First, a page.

Cases of monkeypox (Monkeypox) not directly linked to travel to Central or West Africa or people returning from travel have been reported in Europe and around the world since early May 2022. Since that date, the epidemic affected an increasing number of countries, and the disease is subject to increased surveillance in France and in Europe.
The Director-General of the WHO announced on Saturday 23 July that he was declaring a public health emergency of international concern regarding this epidemic. This is the organization’s highest alert level to trigger a series of actions from member states.
In France, orthopoxvirus infections are subject to long-term surveillance through the mandatory notification system. In light of the current epidemic, the surveillance of these infections has been strengthened by Public Health France, and information and alert messages have been sent to health professionals and the most vulnerable population groups.
Update in France
From 2 August 2022 at As of 12:00 p.m., 2,239 confirmed cases have been identified in France. The cases most frequently resided in Ile-de-France (845 cases or 50% of cases whose region of residence is known), in Occitanie (196 cases or 12%) and in Auvergne-Rhône-Alpes (173 cases, i.e. 10 cases) %).
The distribution of cases by region of residence (when known) is shown in Figure 1 for cases with residence in France. That by reporting region is shown in figure 2.
The region of residence is not stated for 543 cases and 7 cases live abroad.
Figure 1. Confirmed monkeypox (n=1,689 cases) by region of residence, France, May-August 2022 (data as of 08/02/2022 – 12:00)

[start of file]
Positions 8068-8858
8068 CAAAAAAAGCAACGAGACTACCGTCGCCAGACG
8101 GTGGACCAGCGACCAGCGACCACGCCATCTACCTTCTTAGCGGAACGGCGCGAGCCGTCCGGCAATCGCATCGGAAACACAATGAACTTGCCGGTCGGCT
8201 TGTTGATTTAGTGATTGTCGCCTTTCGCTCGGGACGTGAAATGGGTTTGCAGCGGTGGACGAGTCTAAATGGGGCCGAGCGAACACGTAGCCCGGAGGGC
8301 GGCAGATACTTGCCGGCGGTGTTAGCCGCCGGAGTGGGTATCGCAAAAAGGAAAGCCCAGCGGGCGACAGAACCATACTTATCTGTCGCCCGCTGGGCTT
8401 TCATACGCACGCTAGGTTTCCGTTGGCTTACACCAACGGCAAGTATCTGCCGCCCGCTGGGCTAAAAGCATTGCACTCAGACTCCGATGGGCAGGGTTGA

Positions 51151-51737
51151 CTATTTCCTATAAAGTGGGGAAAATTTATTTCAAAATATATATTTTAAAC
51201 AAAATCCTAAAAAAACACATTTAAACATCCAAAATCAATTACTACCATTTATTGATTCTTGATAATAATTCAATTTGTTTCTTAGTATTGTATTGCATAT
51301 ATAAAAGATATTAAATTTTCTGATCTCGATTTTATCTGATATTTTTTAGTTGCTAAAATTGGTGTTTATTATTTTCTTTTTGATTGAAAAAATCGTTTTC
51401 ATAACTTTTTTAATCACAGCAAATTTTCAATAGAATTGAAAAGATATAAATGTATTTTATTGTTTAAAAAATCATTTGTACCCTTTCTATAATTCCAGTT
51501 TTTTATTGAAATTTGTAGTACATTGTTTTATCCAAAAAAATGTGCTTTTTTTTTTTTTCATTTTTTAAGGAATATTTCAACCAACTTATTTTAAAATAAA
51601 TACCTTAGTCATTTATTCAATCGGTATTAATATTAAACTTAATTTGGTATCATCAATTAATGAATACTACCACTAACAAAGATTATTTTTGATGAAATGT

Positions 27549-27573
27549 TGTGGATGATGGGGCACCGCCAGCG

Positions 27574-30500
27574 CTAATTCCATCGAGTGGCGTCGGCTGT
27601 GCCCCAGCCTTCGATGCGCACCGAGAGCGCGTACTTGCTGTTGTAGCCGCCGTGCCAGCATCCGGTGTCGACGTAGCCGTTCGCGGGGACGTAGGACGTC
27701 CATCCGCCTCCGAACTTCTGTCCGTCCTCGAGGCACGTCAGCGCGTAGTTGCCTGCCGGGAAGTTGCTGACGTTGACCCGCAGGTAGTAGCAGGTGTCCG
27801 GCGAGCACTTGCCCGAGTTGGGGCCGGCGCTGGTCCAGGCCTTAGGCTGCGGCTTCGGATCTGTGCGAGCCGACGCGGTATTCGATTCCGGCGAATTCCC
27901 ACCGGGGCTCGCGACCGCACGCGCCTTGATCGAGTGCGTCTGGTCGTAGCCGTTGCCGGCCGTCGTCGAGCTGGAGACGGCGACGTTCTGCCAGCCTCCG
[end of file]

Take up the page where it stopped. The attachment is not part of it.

Figure 2. Confirmed monkeypox (n=2,234 cases) by reporting region, France, May-August 2022 (data as of 08/02/2022 – 12:00)
The distribution of cases by symptom onset date (when known) is shown in Figure 3. Case symptom onset date ranges from May 7, 2022 to July 27, 2022. diagnosed a median of 6 days (between 0 and 23 days) after onset of symptoms; as a result, and given the reporting deadlines, data for the last few weeks is not consolidated.
The reports received do not always mention the date of onset of symptoms or the date of the patient’s diagnosis. As an alternative to this information, the distribution of cases by their reporting date is shown in Figure 4.
Figure 3. Confirmed cases of monkeypox (n=1,578 cases) by week after symptom onset, France, May-August 2022 (data as of 02/08/2022 – 12:00). Data for the last few weeks (in gray) is not fully consolidated.
Figure 4. Confirmed cases of monkeypox (n= 2,087 cases) by reporting week, France, May-August 2022 (data as of 02/08/2022 – 12:00).